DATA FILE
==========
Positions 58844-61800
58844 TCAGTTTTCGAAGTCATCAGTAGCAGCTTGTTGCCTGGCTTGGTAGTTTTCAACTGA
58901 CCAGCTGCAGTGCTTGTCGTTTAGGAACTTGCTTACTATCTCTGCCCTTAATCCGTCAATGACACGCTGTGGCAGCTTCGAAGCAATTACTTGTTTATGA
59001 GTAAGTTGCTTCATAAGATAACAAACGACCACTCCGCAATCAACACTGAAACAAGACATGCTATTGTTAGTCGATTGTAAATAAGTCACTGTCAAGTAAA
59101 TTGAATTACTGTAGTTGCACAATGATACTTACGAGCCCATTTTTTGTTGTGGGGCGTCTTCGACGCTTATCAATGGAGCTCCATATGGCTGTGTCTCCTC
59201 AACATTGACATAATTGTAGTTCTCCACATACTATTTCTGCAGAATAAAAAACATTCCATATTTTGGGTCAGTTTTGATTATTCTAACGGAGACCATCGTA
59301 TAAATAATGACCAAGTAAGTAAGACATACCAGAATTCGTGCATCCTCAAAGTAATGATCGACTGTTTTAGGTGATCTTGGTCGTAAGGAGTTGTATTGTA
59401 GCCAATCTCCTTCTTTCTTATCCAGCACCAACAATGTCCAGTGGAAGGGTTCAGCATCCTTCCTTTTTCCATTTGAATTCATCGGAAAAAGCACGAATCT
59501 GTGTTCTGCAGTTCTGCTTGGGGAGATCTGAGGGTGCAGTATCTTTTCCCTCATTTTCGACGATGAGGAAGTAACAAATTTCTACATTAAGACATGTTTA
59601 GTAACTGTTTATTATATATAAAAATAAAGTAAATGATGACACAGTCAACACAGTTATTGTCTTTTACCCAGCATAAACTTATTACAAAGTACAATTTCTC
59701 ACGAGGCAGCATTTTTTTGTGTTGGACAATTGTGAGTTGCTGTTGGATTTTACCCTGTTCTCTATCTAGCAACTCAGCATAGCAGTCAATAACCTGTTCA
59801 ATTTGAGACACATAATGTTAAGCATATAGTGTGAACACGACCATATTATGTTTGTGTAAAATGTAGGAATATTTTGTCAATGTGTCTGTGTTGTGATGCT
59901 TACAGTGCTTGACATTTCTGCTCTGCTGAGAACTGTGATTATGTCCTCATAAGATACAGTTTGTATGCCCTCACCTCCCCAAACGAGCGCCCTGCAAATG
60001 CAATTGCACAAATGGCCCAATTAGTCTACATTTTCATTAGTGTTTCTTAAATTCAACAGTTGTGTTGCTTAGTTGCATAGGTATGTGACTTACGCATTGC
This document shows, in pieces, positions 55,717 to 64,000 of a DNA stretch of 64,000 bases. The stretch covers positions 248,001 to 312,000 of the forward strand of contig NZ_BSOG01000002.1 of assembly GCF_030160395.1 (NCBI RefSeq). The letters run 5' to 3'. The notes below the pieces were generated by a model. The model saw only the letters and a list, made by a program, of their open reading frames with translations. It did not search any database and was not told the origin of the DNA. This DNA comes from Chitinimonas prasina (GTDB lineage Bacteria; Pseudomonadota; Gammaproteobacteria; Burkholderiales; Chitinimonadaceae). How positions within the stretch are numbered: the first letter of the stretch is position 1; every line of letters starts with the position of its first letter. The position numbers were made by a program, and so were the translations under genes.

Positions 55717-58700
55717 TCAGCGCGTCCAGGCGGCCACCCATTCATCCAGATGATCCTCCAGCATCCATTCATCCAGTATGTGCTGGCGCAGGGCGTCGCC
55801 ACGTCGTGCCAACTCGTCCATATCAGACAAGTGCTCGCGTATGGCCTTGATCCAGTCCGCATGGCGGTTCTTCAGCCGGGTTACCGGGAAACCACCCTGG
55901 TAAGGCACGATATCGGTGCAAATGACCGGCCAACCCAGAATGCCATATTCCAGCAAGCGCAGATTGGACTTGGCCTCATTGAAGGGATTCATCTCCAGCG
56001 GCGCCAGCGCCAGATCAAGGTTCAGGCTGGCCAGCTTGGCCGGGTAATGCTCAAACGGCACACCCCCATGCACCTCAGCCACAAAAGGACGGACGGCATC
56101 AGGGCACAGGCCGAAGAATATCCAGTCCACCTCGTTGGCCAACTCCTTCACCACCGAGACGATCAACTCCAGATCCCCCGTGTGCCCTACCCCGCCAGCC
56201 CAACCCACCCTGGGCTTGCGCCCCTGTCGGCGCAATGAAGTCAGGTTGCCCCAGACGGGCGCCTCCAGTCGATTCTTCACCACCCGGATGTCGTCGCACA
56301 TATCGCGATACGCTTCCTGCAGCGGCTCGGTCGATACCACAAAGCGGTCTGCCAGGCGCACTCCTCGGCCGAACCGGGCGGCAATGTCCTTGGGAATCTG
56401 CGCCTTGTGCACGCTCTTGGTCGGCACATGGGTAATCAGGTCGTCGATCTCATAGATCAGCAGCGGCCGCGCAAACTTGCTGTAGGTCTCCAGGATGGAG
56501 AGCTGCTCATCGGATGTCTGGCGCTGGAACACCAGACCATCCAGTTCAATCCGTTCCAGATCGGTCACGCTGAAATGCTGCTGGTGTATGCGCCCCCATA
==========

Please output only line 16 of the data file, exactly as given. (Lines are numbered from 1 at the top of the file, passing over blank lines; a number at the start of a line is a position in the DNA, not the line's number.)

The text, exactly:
Positions 55717-58700